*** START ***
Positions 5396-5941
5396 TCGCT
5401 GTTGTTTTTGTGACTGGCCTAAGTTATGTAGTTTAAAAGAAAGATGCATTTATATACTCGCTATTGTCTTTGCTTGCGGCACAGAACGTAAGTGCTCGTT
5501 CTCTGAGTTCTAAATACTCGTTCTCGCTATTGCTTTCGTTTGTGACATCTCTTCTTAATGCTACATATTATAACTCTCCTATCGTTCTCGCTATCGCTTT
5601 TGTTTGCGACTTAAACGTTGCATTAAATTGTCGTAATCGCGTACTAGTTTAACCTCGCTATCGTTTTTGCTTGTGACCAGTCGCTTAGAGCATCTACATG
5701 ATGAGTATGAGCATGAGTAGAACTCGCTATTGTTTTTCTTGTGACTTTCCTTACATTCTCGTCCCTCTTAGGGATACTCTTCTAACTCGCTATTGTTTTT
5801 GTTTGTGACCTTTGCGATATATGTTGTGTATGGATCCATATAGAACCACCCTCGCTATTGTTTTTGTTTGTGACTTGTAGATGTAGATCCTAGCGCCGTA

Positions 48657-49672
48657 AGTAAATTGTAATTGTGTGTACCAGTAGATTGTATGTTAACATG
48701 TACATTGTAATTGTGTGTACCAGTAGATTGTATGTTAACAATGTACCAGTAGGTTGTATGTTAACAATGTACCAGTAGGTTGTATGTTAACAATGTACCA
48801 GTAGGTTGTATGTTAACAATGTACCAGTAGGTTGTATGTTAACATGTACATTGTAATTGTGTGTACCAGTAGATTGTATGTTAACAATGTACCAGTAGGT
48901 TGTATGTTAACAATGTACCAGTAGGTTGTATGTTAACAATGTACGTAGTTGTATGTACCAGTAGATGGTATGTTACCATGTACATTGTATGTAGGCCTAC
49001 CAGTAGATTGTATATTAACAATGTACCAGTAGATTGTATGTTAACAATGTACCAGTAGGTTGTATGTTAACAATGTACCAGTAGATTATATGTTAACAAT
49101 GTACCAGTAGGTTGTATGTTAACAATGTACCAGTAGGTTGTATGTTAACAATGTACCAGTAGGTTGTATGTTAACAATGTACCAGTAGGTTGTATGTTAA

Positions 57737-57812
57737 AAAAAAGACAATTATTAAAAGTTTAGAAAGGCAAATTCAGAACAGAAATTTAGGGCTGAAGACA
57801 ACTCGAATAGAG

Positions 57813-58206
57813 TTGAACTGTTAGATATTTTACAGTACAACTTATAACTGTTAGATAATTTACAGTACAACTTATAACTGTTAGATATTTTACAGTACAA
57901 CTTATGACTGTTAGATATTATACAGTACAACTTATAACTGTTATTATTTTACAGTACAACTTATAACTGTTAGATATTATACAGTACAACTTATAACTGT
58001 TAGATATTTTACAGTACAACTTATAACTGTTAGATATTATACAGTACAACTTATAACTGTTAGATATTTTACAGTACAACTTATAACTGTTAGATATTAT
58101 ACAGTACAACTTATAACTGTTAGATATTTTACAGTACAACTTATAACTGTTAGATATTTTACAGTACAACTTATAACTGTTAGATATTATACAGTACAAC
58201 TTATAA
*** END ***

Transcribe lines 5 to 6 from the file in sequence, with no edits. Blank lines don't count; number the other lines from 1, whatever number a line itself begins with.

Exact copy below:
5601 TGTTTGCGACTTAAACGTTGCATTAAATTGTCGTAATCGCGTACTAGTTTAACCTCGCTATCGTTTTTGCTTGTGACCAGTCGCTTAGAGCATCTACATG
5701 ATGAGTATGAGCATGAGTAGAACTCGCTATTGTTTTTCTTGTGACTTTCCTTACATTCTCGTCCCTCTTAGGGATACTCTTCTAACTCGCTATTGTTTTT